New & Used BMW X6: In Depth
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Even though the BMW X6 shares its underpinnings with the BMW X5, the X6 is sportier and has a more stylish design. The X6’s curves may compromise its functionality, but its driving dynamics make up for at least a few of its other pitfalls. It’s an amalgam of things we like, too: part crossover, part luxury sedan, and part coupe.
New in 2008, today's X6 gets its power from a range of engines, six-cylinders and eight-cylinders alike, all the way through to the massively powerful X6 M. With a pricetag from about $60,000 to almost $90,000, the X6 has its chief rivals in the Porsche Cayenne, the Infiniti FX (soon to be the Infiniti QX70) and the Land Rover Range Rover Sport.The X6 shares much of its underpinnings with the BMW X5, but due to its shape, doesn't offer as much cargo space. It nevertheless remains a fairly competent off-roader thanks to its all-wheel drive system, though true trail-worthiness remains out of its reach.
In its launch year, the BMW X6 was available in xDrive35i and xDrive50i trims with a choice of an in-line six-cylinder twin-turbocharged 3.0-liter engine rated at 300 horsepower or a 4.4-liter twin-turbocharged V-8 engine rated at 400 horsepower, respectively. A six-speed automatic transmission was the only option for 2008-2010 models of any trim or engine package, paired to BMW's xDrive all-wheel-drive system.
Subsequent model years saw the introduction of the X6 M in 2009, which turns up the power on the twin-turbocharged 4.4-liter V-8 to 555 horsepower. Upgraded suspension, larger wheels and tires, more capable brakes and advanced performance-tuned traction and handling electronics combine to make an impressive performance vehicle despite its size and weight.
For the 2010 model year, the ActiveHybrid X6 offered a combination of power and efficiency that erred on the side of performance. Rated at 480 horsepower, it was an upgrade of 80 horsepower over the standard V-8 X6, yet delivered one more mpg on the highway.
Upgrades for the 2011 model year saw the introduction of a new entry-level six-cylinder engine that goes to a single-turbo, twin-scroll configuration with direct injection that maintained the same performance levels as the previous twin-turbo engine while reducing complexity and cost. Also on the docket for the 2011 model was a three-passenger rear seat option, which increased the X6's capacity to five in total from the prior four-seat configuration. An eight-speed transmission became standard equipment for all but the X6 M, which retained its robust six-speed drivetrain. The new eight-speed's smooth shifting and slightly improved fuel economy make it a noticeable upgrade.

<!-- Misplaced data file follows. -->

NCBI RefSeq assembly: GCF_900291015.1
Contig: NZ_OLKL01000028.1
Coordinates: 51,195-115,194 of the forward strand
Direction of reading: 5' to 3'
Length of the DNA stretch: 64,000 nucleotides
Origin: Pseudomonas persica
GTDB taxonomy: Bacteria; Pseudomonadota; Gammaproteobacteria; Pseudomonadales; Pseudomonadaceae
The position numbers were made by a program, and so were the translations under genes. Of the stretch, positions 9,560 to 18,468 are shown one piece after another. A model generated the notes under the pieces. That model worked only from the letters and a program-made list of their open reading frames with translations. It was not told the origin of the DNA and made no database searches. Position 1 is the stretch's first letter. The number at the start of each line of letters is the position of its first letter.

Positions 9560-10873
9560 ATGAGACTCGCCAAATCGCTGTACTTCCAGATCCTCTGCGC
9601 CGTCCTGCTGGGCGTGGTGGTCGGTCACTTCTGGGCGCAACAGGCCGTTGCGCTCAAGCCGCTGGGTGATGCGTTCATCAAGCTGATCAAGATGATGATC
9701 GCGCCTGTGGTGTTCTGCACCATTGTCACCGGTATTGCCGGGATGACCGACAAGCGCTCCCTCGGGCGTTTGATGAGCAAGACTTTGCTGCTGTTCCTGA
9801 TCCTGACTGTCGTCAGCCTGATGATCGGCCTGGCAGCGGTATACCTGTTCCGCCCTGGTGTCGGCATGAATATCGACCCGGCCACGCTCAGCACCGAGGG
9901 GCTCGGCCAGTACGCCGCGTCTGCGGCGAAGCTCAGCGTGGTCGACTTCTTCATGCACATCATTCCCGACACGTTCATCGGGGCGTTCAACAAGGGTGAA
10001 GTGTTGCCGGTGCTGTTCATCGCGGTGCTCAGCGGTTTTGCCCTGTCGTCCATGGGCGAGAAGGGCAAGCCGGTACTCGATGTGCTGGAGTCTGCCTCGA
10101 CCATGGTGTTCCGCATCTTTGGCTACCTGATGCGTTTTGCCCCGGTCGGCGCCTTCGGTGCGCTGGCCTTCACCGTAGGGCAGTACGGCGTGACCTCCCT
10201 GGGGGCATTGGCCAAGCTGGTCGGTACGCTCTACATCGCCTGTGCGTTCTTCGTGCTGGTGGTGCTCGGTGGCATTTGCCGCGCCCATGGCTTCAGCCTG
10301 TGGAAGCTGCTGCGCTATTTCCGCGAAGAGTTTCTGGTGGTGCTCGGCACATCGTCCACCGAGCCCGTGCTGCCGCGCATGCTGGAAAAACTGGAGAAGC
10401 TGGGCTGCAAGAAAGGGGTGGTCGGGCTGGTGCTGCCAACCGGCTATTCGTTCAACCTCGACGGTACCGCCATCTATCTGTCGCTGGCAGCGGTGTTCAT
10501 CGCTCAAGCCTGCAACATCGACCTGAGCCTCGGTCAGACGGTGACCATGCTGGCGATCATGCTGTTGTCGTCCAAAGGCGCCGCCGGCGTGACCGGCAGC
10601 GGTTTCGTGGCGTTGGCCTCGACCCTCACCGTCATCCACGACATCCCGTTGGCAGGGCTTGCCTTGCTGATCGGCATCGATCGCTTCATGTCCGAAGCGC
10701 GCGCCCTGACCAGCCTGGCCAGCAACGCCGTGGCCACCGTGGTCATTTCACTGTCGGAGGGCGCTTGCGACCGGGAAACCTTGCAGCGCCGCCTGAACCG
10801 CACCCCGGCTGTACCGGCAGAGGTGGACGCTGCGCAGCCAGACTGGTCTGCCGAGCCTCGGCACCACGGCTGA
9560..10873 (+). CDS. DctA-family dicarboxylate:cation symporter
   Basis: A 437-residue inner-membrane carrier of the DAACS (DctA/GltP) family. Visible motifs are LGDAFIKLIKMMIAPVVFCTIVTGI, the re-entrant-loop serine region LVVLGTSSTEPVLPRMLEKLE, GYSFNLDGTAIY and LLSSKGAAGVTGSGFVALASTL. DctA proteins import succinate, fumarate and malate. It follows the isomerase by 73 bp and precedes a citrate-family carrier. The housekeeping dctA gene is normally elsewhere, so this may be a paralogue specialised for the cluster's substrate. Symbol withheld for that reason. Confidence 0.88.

The X6 returned for the 2012 model year, though the ActiveHybrid model was dropped from the lineup.
With a coupe-like profile above the waistline, comfortable seating, high-quality materials and fitment and more high-tech options and features than you can shake a stick at, the X6 has a lot of appeal. On the other hand, the X6 requires premium fuel, can get pricey when loaded with options, and features bulky truck-like styling below the waistline--elements which can turn off some buyers.
None of the X6 family are particularly efficient, however, rating between 16/23 mpg city/highway for the 2013 xDrive35i, 14/20 mpg for the xDrive50i, and a thirsty 12/17 mpg rating for the X6 M.
For the 2013 model year, the X6 range receives a mildly updated exterior look, with the X6 M getting its own unique touches, plus the addition of an M Performance model, new paint colors, and available adaptive LED headlights.